4-Team Playoff Seeds and Playoff Predictions for Every Year of BCS Era
Let's indulge a hypothetical, shall we?
The BCS era officially came to a close on Jan. 6, giving way to next year's debut of the much-awaited four-team College Football Playoff.
Ostensibly, the CFP was instituted because the BCS didn't work. The logical corollary to "if it ain't broke, don't fix it" is that if you fix it, it must be broke. By that token, there must have been at least one season where the BCS gave us the wrong champion, and probably even more than that.
So what would have happened if, in 1998, the CFP had been launched instead of the BCS? How might history have changed? Who that didn't raise a crystal football might have stood a shot?
Of course, we'll never know for sure. But here's a potential look.
(1) Tennessee vs. (4) UCLA
UCLA edges out Kansas State, which started the season 11-0 before losing in double overtime against Texas A&M in the Big 12 Championship. Winning a power conference, I assume, will go a long way with the CFP committee. But Phil Fulmer's '98 Vols were champions for a reason, and that reason included winning the SEC.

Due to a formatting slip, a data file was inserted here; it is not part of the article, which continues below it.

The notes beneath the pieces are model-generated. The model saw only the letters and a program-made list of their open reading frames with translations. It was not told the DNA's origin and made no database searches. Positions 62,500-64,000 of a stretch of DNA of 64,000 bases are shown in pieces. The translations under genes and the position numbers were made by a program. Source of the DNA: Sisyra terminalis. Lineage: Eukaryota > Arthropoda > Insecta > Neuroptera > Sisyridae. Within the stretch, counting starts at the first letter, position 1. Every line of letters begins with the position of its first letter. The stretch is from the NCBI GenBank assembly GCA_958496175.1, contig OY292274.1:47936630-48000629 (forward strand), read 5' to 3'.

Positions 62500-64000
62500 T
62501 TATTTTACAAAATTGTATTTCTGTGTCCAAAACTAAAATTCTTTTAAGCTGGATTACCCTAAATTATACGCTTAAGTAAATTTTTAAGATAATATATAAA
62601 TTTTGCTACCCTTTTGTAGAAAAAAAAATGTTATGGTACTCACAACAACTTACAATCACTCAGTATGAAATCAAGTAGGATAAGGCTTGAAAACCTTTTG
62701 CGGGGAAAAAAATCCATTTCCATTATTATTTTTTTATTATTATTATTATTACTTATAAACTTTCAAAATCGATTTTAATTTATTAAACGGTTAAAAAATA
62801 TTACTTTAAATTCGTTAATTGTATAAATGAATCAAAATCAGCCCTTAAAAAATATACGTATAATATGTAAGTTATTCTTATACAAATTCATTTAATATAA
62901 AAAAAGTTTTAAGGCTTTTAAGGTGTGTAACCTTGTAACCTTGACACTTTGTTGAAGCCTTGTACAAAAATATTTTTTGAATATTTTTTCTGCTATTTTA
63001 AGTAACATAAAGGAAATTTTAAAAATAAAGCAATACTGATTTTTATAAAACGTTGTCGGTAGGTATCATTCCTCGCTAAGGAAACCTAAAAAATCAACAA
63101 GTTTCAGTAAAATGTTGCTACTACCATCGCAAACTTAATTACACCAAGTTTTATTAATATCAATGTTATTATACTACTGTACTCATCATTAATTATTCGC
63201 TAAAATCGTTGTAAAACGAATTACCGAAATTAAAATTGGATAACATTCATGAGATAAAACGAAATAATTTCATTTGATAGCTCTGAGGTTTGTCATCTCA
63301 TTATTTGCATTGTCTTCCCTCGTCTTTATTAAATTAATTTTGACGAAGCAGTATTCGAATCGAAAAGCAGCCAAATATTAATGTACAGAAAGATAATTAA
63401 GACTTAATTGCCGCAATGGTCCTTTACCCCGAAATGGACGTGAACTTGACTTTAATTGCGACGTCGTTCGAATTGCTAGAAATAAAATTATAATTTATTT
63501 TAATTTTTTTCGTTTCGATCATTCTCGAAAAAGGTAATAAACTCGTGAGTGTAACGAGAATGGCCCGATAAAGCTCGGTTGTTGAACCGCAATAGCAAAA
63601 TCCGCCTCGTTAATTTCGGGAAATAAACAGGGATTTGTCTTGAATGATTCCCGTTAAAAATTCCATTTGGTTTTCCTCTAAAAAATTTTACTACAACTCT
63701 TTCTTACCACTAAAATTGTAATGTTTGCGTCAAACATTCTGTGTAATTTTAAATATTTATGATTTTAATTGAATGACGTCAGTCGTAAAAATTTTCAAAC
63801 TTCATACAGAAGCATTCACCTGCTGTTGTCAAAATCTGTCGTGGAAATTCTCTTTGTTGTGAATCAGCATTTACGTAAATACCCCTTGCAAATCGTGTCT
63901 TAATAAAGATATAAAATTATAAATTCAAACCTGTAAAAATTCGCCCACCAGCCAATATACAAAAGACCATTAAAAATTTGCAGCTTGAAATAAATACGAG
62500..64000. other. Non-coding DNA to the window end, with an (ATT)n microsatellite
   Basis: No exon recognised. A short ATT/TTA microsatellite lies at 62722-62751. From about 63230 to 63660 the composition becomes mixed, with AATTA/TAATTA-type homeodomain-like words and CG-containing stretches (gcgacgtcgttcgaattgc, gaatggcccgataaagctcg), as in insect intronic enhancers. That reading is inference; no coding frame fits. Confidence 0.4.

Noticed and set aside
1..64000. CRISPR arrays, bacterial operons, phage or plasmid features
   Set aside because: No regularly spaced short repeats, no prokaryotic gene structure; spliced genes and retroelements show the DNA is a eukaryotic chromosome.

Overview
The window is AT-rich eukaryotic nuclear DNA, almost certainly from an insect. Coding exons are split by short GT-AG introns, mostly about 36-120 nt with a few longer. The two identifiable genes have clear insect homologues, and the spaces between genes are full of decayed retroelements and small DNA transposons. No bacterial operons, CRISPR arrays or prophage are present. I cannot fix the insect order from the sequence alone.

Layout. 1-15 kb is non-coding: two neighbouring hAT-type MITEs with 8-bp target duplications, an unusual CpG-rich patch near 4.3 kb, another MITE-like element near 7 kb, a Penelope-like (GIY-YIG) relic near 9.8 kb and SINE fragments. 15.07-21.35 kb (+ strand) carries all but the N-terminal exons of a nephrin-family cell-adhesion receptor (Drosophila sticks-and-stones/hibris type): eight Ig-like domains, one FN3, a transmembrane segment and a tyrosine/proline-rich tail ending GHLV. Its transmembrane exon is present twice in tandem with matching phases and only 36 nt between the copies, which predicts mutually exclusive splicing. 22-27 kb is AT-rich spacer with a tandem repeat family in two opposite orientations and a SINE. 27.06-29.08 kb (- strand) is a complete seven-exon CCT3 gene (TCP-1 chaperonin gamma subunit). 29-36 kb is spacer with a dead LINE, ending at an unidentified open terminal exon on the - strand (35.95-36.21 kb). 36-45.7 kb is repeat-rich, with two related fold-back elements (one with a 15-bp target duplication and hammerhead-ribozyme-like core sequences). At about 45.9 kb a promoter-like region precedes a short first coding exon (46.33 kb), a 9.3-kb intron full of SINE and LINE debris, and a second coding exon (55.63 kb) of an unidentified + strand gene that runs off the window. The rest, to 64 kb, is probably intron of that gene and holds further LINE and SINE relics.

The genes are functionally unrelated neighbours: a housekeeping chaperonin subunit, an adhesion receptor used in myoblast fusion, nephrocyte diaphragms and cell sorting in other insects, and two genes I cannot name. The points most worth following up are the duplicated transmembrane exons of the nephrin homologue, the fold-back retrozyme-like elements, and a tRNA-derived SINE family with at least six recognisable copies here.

(2) Florida State vs. (3) Ohio State
Florida State was far from infallible in 1998, losing its second game at North Carolina State, which finished the season 7-5. In the first BCS title game against Tennessee, its defense didn't look quite up to the task against blue-chip athletes. Ohio State had David Boston playing some of the best football in FBS history this year, and he likely could have given FSU the same type of trouble through the air.
Winner: Ohio State
(1) Tennessee vs. (3) Ohio State
Tennessee was good enough to run through the SEC undefeated, but that is a much different task today than it was back in '98. Brian Fremeau of Football Outsiders and ESPN ranked the Vols (Insider access required) the No. 15 title game participant of the BCS era, lower than most fellow champions.